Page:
Last week one of my colleagues had a question: Is there a performance penalty when you add multiple Azure Blob storage bindings in an Azure Function? Or is the connection only established when you access one of those blobs? Answering this grew into a way to have Dynamic output bindings in Azure Functions.
This post elaborates on [blog/using-triggers-bindings-in-azure-functions-v2](Using Triggers & Bindings in Azure Functions V2).
The idea was simple:
Create a Blob-triggered Azure Function.
Add two Azure Blob storage output bindings.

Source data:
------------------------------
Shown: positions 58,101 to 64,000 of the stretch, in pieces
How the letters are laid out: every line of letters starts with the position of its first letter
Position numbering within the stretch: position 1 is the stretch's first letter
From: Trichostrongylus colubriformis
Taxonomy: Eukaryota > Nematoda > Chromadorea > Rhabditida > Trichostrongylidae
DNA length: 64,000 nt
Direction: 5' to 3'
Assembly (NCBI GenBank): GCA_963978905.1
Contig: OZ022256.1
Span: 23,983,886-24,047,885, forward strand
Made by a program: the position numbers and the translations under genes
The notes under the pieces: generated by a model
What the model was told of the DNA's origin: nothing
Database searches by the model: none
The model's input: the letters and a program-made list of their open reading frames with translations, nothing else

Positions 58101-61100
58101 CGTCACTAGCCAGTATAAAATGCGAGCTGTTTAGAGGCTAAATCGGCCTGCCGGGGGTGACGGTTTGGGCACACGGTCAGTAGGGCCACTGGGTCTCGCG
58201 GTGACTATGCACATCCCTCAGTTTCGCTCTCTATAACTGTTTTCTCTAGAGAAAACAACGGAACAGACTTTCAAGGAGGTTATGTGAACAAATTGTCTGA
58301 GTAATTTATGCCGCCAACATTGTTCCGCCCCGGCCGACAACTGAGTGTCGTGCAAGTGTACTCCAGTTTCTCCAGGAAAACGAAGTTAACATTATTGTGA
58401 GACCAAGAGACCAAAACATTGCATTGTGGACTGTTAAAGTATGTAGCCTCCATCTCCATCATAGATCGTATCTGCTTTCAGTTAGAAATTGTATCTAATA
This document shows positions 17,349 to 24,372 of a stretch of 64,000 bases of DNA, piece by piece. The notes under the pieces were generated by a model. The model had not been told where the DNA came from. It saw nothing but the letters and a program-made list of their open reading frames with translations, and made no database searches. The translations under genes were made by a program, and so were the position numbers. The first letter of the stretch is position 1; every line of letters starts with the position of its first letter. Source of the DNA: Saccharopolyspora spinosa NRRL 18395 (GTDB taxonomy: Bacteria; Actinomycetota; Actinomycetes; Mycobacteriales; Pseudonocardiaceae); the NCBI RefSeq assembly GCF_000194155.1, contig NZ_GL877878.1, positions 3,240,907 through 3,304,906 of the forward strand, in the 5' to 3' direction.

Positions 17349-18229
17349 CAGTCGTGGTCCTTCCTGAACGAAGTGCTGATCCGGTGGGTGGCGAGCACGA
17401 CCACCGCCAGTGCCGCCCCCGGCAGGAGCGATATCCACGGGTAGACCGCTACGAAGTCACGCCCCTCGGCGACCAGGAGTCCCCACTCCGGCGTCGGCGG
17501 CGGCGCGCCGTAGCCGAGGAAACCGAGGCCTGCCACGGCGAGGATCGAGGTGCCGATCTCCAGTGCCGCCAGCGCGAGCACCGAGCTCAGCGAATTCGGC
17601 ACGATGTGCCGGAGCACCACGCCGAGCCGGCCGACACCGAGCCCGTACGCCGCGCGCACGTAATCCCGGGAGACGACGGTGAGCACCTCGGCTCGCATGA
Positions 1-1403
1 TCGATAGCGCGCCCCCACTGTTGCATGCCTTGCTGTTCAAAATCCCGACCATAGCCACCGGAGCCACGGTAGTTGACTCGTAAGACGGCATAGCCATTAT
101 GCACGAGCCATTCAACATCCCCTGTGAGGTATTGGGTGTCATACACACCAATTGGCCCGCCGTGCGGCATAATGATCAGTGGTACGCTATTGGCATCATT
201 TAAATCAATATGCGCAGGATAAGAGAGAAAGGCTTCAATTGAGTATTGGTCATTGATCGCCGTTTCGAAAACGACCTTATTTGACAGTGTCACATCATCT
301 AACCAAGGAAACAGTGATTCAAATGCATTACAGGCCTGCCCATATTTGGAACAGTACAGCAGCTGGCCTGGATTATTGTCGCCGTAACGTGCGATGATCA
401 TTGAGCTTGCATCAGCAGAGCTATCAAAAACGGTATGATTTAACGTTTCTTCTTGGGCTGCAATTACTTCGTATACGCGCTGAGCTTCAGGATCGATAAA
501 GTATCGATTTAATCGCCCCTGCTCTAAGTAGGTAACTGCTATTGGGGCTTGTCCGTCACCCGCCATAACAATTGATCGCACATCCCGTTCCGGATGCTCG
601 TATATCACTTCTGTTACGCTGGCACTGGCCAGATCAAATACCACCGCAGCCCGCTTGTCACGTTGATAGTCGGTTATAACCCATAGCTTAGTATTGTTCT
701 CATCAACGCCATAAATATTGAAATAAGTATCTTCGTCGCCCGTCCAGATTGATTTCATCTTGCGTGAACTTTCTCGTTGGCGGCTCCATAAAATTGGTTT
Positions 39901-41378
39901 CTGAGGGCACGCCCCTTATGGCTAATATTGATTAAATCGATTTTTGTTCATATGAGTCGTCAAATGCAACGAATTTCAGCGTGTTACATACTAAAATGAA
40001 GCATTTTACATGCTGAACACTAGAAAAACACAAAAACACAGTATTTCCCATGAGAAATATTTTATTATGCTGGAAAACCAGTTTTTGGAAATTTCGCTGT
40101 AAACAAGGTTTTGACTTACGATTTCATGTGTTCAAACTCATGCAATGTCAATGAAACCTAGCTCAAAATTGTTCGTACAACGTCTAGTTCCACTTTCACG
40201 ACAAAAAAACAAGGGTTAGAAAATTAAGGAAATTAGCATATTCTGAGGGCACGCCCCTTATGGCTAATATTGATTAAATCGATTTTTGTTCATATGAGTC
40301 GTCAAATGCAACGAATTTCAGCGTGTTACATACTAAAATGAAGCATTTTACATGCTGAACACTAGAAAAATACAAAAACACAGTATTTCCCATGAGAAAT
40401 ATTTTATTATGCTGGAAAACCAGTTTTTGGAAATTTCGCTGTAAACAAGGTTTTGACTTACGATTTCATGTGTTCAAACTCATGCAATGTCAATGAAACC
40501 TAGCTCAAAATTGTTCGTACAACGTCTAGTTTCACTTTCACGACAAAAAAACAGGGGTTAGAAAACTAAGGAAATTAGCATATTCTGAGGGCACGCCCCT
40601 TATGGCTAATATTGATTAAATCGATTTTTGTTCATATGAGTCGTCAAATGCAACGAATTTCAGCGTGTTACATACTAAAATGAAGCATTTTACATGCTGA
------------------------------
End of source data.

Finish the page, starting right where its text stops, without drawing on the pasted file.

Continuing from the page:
Have some logic determine which of the bindings to actually use.
The initial idea was that only the Blob that was actually accessed would be created. But since it’s default behavior for an output binding to expect the binding to be necessary, it is created as soon as the Function is executed. So the fact that both containers hold a blob with the same name is expected.
The details are in the Size column. Although both containers contain the blob, only one contains the contents. This matches the logic of the Function: based on some very complex logic, only one of the two Blob bindings is copied to.
To be able to actually have a dynamic binding, a binding that only creates a Blob when it is actually needed, we use the Binder class (the terribly complex SomeValue method was left unchanged ?) to dynamically bind against one of either Blobs.